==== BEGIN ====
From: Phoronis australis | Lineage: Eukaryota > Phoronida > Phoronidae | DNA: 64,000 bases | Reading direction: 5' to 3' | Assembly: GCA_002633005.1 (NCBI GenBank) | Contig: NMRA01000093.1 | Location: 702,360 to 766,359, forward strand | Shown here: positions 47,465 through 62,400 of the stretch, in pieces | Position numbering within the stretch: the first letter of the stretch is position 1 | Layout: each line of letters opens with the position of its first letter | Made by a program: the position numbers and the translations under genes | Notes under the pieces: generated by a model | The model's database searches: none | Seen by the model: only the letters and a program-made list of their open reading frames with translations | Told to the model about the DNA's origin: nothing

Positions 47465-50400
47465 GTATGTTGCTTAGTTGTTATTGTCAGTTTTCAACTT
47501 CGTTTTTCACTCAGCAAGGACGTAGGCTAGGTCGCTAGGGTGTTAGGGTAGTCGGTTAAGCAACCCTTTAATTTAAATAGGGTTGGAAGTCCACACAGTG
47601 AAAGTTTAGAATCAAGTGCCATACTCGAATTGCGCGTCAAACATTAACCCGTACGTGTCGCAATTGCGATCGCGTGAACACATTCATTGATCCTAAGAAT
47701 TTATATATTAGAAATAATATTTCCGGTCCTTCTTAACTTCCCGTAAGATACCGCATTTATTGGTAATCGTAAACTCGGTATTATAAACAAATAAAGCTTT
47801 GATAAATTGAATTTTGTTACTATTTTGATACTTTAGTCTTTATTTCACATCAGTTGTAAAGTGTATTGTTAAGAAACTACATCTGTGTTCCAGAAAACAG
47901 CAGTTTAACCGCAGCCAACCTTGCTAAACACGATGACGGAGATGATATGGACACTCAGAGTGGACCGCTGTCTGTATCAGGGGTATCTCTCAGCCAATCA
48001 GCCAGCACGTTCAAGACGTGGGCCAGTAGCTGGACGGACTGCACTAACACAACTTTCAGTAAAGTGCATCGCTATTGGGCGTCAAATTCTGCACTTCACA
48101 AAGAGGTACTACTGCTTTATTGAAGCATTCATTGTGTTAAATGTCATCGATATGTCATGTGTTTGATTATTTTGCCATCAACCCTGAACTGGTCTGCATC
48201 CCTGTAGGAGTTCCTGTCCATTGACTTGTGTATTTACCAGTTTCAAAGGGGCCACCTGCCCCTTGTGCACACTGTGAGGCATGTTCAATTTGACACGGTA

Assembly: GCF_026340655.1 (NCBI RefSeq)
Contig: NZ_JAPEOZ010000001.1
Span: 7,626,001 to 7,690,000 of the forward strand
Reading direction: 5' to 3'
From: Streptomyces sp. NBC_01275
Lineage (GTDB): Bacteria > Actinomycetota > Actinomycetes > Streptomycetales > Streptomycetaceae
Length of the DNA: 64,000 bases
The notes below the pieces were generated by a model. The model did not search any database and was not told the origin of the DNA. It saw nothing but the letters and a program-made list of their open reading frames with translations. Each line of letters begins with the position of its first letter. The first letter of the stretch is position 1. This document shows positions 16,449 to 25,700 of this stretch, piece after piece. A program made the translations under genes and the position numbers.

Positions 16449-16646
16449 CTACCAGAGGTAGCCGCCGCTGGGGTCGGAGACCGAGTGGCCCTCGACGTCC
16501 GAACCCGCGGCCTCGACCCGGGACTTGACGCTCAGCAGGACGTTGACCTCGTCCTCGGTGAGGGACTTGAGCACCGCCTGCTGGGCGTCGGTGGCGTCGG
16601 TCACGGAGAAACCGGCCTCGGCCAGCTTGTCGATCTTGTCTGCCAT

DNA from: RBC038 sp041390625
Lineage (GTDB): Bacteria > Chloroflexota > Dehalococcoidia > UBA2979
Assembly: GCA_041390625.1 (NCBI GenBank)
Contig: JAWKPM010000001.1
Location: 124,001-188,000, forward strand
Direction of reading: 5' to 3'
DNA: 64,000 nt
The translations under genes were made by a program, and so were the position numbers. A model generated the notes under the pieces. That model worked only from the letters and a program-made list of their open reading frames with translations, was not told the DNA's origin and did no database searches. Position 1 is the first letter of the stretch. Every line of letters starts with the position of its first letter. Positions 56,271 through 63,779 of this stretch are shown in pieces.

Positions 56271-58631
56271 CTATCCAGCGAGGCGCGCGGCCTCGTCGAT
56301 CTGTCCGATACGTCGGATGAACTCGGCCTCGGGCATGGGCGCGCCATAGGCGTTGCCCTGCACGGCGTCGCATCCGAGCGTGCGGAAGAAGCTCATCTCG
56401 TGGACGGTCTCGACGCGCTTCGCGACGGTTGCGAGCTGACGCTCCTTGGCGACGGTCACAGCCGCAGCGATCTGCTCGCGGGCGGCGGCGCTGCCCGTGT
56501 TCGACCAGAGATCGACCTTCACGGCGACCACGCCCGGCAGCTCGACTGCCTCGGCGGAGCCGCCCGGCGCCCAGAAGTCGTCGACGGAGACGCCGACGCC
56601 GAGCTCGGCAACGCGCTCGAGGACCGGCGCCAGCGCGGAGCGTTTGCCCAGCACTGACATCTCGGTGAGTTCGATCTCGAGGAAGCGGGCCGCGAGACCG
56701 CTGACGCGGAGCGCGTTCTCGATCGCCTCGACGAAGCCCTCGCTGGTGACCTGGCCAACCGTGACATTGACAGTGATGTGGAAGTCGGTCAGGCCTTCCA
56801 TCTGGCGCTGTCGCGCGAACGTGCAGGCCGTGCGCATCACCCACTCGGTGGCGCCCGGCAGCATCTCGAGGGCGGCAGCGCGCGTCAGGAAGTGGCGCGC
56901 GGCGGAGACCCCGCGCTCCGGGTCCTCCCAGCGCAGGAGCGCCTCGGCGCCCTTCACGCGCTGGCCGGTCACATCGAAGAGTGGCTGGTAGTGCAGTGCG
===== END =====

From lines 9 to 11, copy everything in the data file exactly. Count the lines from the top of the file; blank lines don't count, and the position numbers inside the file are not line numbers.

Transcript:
48001 GCCAGCACGTTCAAGACGTGGGCCAGTAGCTGGACGGACTGCACTAACACAACTTTCAGTAAAGTGCATCGCTATTGGGCGTCAAATTCTGCACTTCACA
48101 AAGAGGTACTACTGCTTTATTGAAGCATTCATTGTGTTAAATGTCATCGATATGTCATGTGTTTGATTATTTTGCCATCAACCCTGAACTGGTCTGCATC
48201 CCTGTAGGAGTTCCTGTCCATTGACTTGTGTATTTACCAGTTTCAAAGGGGCCACCTGCCCCTTGTGCACACTGTGAGGCATGTTCAATTTGACACGGTA